Wait! There’s more.
I’d mentioned in my last post that fellow outdoor blogger Tom Mangan would be along for this hike. You might enjoy Tom’s account of this day, a darn-fine photoessay.

*A side note on the Cab Franc: we had thought we would taste this wine at the winery. However, Burrell School is currently down to less than 20 cases and is therefore no longer pouring it at their tasting bar. You can still buy it, though, if you hurry. Vindu and I enjoyed one of these solid Cab Francs for dinner that evening, the upshot being that we both purred like satisfied cats and finished the bottle. And that was nobody’s fault.

See a related story, Why I love redwood trees.

~winehiker

Noe Valley’s homage to France

I ventured up to The City last night to a little French bistro for an evening of wine tasting with friends. Tucked away on a busy boulevard in Noe Valley, Le Zinc appears inconspicuous from the street, yet is quite inviting once inside, with an unpretentious but comfortable eating area that gives way to a garden courtyard out back. Vintage jazz sung by Dinah Washington was playing softly overhead as I sat down to study the menu.

Le Zinc Bistro, 4063 24th St., San Francisco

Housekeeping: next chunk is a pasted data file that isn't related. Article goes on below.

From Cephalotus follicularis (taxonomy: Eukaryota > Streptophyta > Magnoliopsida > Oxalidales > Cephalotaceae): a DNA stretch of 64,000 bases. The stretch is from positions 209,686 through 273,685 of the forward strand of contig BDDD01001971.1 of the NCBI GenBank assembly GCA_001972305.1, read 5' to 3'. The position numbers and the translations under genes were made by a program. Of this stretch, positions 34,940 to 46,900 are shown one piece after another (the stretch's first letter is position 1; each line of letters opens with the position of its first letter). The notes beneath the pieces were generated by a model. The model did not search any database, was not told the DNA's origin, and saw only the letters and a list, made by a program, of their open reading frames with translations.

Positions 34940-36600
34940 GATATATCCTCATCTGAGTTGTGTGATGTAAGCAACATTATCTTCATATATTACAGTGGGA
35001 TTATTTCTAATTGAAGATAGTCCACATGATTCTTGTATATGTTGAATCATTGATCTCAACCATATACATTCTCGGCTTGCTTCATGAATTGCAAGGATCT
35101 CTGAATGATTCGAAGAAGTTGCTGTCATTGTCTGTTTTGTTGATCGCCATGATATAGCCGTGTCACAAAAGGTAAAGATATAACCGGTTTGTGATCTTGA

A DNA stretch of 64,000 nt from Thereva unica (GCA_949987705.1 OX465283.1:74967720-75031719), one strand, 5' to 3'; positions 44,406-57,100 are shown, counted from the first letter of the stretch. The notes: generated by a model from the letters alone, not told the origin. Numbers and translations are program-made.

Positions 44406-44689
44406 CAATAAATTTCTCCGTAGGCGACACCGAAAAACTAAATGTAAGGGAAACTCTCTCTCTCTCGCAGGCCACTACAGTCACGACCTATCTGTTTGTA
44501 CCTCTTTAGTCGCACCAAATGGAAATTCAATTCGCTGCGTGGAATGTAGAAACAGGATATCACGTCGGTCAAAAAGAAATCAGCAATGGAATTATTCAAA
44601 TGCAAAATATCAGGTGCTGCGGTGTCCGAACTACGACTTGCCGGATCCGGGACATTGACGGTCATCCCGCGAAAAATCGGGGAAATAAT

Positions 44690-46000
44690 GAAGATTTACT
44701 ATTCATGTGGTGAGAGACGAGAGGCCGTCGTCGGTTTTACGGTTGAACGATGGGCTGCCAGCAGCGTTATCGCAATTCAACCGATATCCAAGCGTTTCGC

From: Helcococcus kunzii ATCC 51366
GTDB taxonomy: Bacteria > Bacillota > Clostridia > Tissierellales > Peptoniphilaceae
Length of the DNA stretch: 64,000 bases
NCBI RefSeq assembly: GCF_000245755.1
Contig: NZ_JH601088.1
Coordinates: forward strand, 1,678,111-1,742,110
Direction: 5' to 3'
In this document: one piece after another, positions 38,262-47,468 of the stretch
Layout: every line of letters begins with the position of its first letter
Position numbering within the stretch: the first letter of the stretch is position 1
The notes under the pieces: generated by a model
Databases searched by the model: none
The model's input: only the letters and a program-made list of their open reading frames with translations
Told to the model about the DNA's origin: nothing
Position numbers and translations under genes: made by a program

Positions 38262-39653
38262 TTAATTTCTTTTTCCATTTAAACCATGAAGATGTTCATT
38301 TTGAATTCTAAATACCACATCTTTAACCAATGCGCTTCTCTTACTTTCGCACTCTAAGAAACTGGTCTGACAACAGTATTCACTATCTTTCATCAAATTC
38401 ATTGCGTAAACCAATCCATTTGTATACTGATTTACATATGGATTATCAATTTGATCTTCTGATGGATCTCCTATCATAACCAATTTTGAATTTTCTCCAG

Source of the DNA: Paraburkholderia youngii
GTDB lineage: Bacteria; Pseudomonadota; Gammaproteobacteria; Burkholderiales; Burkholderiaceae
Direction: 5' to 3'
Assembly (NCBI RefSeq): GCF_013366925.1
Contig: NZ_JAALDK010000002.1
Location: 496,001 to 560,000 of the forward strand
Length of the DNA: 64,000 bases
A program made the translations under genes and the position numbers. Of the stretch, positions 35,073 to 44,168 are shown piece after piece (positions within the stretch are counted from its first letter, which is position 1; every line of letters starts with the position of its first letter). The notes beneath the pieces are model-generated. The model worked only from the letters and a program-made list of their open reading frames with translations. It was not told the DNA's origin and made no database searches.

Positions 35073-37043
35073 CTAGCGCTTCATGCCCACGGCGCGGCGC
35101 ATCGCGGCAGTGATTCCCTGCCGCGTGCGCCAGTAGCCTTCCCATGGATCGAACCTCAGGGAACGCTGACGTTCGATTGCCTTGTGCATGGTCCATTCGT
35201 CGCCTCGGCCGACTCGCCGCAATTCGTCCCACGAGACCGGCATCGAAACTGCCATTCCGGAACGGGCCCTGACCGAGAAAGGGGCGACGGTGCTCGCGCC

Le Zinc Bistro, 4063 24th St., San Francisco

Le Zinc prepares an assortment of French wines by the glass and offers one 3-glass flight each of French whites and reds. They also boast a large selection of appetizers to accompany the wine. At six o’clock on a Thursday evening, dinner was a delightfully different cold-smoked cedar-plank cinnamon-crusted salmon with cous-cous and served with a lemon bieurre-blanc sauce. The perfect accompaniments? Fine baked breads and a glass of Alsatian Gewurztraminer!

As my friends joined me and more diners strolled in, we ordered our flights, which represented France quite well. A Loire Valley Pouilly-Fume was immediately likable, and a Montagna Saint-Emilion Bordeaux required an hour of swirling and sniffing before its vapors of dill and other herbs gave way to a more luscious full-bodied vanilla.

If you enjoy lingering over breakfast, lunch, or dinner, or just want to have a divine tapas-style snack and a glass of wine with a little French style, I believe you’ll enjoy the moments you spend at Le Zinc. It’s a taste of France and one of San Francisco’s many sparkling gems.

~winehiker

More Screwy Stuff